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Wabanaki Knowledge Keepers
We organized a series of on-line webinars called Wabanaki Knowledge Keepers, bringing elders together to share traditional teachings. We also have interviews with elders that were created at gatherings or workshops.
Journey to Forgiveness with Mi'Kmaq Knowledge Keepers Jane Meader, Natalie Gloade and Sinead Meader
When you have been impacted by deep trauma and violence, how do you move on? How do you not get lost in anger and trauma. Natalie Gloade, Jane and Sinead Meader share their journey to forgiveness after having being directly impacted by the murder of a loved ones, their mother, their father and husband. Hosted by Rosalee LaBillois Their journeys were not easy and it was a choice to search for a way to continue living the traditional values and staying connected to Creator
Jane Meader: teaching children about wampum belts.
Jane Meader talking about teaching literacy to children from an Indigenous perspective. Teachings children about wampum belts including how to use wampum belt in talking circles. It became a treaty between the children and the school and the teachers.
Sitting with Wabanaki Knowledge Keepers: Questions from participants
Sacred place of sharing with women. Sitting with our elders Jane Meader, Marilyn Francis, miigam'agan. Hosted by Catherine Martin. Since covid there has been few opportunities for people to sit with elders, so we provided an opportunity for people to ask elders questions. Topics included how to learn the meaning of your Spirit name, the gifts that your name gives you and connecting to the life essence, Spirit and energy. Learning from the original teachers - the trees, the humming bird; healing and love; visions; meaning of the beaver, white buffalo; Spirit helpers; if you didn't get your rites of passage or walking out ceremony as not raised traditional - can you still or through these?; sharing knowledge across First Nations; stages of life; Women of First Light activities and circles; ceremonies;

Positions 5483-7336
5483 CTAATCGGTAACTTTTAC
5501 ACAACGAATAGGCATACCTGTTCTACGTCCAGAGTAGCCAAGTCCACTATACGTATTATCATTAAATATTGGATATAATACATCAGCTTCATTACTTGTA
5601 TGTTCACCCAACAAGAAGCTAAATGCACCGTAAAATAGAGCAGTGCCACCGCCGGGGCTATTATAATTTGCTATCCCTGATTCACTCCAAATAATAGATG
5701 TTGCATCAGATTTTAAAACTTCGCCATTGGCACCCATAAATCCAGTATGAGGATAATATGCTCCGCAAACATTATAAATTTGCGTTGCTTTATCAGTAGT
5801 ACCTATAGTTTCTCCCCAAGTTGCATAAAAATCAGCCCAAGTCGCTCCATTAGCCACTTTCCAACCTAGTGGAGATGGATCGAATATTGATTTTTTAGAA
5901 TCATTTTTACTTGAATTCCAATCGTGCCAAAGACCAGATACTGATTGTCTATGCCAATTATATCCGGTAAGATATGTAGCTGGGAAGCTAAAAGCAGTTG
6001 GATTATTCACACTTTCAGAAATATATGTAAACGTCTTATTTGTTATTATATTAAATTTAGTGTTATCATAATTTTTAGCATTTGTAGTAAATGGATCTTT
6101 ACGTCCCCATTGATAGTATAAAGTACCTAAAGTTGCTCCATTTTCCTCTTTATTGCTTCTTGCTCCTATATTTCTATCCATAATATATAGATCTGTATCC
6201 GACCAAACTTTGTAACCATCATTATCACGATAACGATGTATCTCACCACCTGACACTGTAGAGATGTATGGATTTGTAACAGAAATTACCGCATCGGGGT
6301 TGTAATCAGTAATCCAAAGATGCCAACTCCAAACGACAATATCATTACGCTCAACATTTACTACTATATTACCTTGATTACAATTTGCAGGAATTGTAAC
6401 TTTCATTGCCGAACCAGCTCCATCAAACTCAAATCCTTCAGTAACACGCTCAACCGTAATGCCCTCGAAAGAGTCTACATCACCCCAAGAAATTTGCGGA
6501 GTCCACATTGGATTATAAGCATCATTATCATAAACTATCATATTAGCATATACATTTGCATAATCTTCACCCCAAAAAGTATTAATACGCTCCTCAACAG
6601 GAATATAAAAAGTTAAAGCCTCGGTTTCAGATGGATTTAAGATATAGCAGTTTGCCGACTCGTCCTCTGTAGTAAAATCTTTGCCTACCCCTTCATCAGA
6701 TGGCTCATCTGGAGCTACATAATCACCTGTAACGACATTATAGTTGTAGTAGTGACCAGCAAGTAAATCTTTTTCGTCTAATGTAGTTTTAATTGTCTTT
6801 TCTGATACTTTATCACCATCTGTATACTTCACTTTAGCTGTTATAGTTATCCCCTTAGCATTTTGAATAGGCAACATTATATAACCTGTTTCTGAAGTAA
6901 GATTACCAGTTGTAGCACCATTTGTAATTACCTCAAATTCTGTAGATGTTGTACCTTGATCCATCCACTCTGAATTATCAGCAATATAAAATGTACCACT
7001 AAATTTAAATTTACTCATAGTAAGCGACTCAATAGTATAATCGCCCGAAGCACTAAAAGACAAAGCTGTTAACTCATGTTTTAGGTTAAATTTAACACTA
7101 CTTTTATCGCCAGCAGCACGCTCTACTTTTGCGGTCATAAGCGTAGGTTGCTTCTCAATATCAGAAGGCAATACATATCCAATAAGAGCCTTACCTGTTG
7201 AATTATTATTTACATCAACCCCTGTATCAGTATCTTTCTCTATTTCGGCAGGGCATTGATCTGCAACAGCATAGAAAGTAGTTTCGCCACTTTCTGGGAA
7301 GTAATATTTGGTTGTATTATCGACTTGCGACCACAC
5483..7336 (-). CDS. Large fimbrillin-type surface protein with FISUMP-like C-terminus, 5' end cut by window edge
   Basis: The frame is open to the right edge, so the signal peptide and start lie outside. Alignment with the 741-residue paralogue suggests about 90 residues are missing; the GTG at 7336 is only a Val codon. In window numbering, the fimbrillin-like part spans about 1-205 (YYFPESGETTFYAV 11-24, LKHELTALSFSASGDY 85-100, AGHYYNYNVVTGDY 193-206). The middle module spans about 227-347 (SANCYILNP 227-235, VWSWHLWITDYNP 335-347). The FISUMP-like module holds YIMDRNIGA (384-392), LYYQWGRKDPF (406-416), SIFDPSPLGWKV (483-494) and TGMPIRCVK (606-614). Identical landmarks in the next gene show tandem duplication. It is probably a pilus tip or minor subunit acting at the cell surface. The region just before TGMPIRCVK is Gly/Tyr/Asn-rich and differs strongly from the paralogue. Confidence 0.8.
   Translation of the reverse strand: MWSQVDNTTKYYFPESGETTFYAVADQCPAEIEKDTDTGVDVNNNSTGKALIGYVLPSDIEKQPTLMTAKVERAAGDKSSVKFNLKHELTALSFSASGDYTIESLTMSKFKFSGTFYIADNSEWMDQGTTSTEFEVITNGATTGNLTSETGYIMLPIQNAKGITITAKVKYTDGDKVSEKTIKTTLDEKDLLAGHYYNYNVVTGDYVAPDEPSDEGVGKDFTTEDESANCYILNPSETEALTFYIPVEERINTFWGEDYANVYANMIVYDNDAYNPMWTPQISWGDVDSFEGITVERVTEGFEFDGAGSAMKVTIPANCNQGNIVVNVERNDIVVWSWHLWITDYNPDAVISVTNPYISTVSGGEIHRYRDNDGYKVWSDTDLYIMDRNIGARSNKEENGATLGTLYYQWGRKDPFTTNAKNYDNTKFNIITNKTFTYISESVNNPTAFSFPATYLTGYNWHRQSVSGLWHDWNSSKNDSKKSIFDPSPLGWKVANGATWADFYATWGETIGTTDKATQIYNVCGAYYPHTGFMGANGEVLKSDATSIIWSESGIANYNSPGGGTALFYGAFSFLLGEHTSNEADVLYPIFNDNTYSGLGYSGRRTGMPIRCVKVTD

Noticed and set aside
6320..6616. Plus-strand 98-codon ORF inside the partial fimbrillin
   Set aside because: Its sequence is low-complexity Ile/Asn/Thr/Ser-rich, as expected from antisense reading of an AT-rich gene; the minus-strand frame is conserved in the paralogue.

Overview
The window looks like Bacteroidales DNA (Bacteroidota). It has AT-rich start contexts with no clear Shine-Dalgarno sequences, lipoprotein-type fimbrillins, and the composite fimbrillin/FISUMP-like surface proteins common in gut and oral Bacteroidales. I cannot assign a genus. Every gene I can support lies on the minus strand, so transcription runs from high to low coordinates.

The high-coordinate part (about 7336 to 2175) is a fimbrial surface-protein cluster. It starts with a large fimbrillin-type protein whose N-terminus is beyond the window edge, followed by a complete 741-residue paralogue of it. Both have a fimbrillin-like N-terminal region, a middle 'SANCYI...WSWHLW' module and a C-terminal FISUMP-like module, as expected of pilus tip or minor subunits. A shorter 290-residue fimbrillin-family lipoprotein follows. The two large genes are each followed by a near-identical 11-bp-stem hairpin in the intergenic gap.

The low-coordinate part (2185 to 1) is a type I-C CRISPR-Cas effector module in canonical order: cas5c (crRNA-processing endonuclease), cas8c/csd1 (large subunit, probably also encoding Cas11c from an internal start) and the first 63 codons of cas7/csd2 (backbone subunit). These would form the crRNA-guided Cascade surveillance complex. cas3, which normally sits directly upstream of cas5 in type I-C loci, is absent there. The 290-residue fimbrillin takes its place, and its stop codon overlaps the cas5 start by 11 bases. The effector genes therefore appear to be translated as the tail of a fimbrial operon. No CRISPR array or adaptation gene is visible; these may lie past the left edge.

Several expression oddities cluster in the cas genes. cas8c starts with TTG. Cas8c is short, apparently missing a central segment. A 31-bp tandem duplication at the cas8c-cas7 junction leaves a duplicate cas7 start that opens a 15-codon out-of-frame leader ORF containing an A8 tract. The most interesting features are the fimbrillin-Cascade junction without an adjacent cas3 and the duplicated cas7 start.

Wabanaki Knowledge Keepers Circle *** Youth circle
Youth are also knowledge keepers. In this session youth shared their wisdom, their hopes and their challenges. It features Ryan Gould form Membertou who started a men's group to help support single dad's and those struggling with addictions. The group has become an amazing place for young men to gather, to learn and support each other. They also support the community by organizing and holding Mother Day's lunches. It features Paulina Meader who has followed the traditional ways her whole live and is involved in many ceremonies. She also works educating health care workers on Indigenous ways of being. Hannah Martin has been engaged in youth activism for years, from telling Prime Minister Trudeau that Mother earth is not a myth to travel to the UN as part of a youth delegation or meeting with Indigenous people in Guatemala. Rosalie LaBillois has been a part of the AFN youth council for years. She is a singing and a strong knowledge keeper. Topics included overcoming addictions, walking in two worlds (Native and non-native), working with young men to respect women, learning to truly forgive in order to move on from trauma and the strength that comes from traditional ways.